still follows a course favorable to the city, and the Gulf's coastline has not yet receded, leaving the city dry and abandoned to time. He doesn't know, yet, that the world will know this river by the name the Greeks give it, Euphrates
. All he knows is hum of activity, the felt, linen, or wool tunics and shawls of those around him, the paved road beneath his leather-sandaled feet, the reed huts of the poor and the white-washed brick walls of the wealthy. Above is the sun beating down and baking land and man alike, Utu, the sun-god, is as prone to granting them the light they need to see by as he is withering crops through brutal heat. But Utu is not the focus of his thoughts.
Along the Uruttu
, one of their few natural resources, mud, has long since been used to shape bricks, which have been put to many uses. Now, in this when
, Ur-Nammu has directed that Nanna, the moon-god, the patron deity of the city, be honored with a new temple; the foundation layer of sun-baked mud bricks is nearly complete. Ur-Nammu is one of the more ambitious and organized of the rulers he's seen come and go over the generations, but even to his jaded eye this is a project of massive proportions.
Ten, perhaps fifteen, generations ago he would have been given wide berth and deference at his approach; then he was considered a minor god himself (he is, after all, immortal and un-aging). Now his clothing marks him as an ensi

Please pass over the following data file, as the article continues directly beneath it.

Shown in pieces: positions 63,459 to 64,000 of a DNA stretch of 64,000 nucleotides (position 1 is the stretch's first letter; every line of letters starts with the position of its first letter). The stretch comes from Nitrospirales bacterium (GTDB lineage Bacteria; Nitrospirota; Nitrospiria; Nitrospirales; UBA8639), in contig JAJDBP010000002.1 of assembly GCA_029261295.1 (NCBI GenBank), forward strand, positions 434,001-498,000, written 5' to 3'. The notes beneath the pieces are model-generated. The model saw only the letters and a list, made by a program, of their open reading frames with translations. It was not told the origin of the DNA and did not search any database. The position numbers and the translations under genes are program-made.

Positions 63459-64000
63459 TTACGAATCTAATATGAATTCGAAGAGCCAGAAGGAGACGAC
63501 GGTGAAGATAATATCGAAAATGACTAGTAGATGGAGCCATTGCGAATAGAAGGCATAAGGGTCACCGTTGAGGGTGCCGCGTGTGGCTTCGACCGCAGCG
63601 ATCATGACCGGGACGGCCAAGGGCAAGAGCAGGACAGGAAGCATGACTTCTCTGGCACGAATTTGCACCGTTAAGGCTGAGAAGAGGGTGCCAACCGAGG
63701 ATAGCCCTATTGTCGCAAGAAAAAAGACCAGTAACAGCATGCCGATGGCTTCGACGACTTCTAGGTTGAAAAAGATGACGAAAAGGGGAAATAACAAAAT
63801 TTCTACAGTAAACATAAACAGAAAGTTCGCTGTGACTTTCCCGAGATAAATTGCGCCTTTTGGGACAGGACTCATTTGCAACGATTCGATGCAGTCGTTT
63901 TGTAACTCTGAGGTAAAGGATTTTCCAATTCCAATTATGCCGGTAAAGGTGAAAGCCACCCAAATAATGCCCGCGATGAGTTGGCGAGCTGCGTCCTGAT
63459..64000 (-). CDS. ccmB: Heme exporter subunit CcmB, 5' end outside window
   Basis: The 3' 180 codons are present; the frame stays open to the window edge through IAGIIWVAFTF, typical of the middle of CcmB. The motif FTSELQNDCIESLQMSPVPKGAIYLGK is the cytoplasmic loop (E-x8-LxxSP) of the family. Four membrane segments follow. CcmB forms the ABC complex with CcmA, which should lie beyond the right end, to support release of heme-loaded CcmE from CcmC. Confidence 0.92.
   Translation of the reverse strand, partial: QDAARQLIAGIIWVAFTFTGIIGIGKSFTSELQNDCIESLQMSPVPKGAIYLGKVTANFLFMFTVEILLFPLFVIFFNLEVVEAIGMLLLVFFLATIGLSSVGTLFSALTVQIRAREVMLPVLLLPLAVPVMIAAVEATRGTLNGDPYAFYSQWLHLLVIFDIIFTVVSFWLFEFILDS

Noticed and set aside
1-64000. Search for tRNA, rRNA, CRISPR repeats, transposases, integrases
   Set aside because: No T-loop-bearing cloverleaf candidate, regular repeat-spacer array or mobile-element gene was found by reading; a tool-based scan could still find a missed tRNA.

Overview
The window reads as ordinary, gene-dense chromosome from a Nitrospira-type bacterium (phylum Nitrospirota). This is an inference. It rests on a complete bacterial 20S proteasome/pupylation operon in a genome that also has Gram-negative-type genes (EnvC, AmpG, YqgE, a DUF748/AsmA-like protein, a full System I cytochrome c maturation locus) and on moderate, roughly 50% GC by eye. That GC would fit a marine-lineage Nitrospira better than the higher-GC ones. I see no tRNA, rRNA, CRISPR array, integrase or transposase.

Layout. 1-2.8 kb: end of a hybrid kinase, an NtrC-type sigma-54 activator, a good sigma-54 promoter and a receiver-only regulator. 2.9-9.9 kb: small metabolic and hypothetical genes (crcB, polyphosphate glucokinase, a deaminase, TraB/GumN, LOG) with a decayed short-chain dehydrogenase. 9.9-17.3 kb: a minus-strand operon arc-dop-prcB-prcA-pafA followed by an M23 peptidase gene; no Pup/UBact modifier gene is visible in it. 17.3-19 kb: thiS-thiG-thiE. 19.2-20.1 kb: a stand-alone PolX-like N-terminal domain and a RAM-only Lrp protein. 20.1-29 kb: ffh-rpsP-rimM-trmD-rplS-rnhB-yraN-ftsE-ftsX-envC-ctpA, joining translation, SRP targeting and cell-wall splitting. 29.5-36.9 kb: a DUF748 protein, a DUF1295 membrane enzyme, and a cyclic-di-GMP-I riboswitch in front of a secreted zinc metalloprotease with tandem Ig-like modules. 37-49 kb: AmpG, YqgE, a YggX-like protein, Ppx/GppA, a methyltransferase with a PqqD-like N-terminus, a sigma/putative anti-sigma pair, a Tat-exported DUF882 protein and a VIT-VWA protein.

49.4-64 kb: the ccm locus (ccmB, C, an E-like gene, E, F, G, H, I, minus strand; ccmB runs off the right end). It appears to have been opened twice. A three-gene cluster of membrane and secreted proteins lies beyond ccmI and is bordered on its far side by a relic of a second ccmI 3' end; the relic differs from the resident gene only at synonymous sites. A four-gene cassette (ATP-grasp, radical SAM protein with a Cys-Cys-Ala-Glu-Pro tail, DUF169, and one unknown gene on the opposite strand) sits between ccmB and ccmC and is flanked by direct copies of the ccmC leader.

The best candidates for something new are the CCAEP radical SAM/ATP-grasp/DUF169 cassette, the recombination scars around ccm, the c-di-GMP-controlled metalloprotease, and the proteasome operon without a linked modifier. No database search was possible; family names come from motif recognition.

and he spares a moment to be amused that he's gone from being worshiped to being an administrator under orders of the king. He walks along one side of the foundation, ignoring workers, slaves, and all the droning, sweating, mortal humanity around him. He adjusts the brightly decorated and tasseled wool shawl draped over his left shoulder and nods approval to himself. It is a good foundation. Huge. Larger than he expected, it is already nearly twice as tall as the wealthiest home, and in his mind's eye he can see the ziggurat as it will surely appear, towering over the city, a small replica of the mountains to the north. He can see its painted walls casting all in its shadow, becoming the cultural center of the city, if not the literal center. He momentarily wonders if the structure will be tall enough that Nanna, not earth-bound like himself, traveling across the heavens in his gufa, will alight at the top as he illuminates the night so that they may see in darkness. The temple that will eventually sit at the top will have a space for Nanna to stay, and a priestess to keep him company. Will a god thusly honored take advantage of such luxuries?